1Bloomberg Finance L.P. March 17, 2017.
Hawkish refers to an indication the Federal Reserve may raise interest rates.
Dovish refers to an indication the Federal Reserve may lower interest rates.
A dot chart or dot plot is a statistical chart consisting of data points plotted on a fairly simple scale used to project the rate path.
Core Personal Consumption Expenditures (PCE) inflation price index is the Federal Reserve’s preferred measure of U.S. inflation, which measures the prices consumers pay for goods and services without the volatility caused by energy and food prices.
This publication is provided by Pacific Funds. Pacific Funds refers to Pacific Funds Series Trust. This commentary reflects the views of the portfolio managers through March 17, 2017, are based on current market conditions, and are subject to change without notice. These views represent the opinions of the portfolio managers at Pacific Asset Management and are presented for informational purposes only. These views should not be construed as investment advice, an endorsement of any security, mutual fund, sector, or index, the offer or sale of any investment, or to predict performance of any investment. Any forward-looking statements are not guaranteed. All materials are compiled from sources believed to be reliable, but accuracy cannot be guaranteed.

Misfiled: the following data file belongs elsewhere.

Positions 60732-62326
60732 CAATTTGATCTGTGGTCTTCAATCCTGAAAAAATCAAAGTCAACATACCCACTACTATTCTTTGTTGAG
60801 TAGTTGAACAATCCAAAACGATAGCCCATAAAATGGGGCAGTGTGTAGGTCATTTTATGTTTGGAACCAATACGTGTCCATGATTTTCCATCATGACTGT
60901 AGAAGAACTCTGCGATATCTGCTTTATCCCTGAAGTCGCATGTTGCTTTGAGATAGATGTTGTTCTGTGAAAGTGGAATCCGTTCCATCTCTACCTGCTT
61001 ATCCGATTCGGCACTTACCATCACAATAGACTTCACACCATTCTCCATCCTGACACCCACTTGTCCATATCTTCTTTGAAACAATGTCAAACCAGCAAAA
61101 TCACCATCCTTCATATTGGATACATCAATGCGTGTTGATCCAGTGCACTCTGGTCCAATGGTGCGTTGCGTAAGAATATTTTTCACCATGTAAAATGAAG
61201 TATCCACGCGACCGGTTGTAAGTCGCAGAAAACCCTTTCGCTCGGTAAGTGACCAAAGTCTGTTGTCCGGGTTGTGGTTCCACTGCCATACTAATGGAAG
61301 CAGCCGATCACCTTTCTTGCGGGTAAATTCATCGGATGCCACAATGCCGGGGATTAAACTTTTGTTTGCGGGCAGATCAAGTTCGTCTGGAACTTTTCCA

All investing involves risk, including the possible loss of the principal amount invested.
Pacific Life Fund Advisors LLC (PLFA), a wholly owned subsidiary of Pacific Life Insurance Company, is the investment adviser to the Pacific Funds. PLFA also does business under the name Pacific Asset Management and manages certain funds under that name.
Bloomberg is unaffiliated with Pacific Life Insurance Company, Pacific Funds, their affiliates, their distributors, and representatives.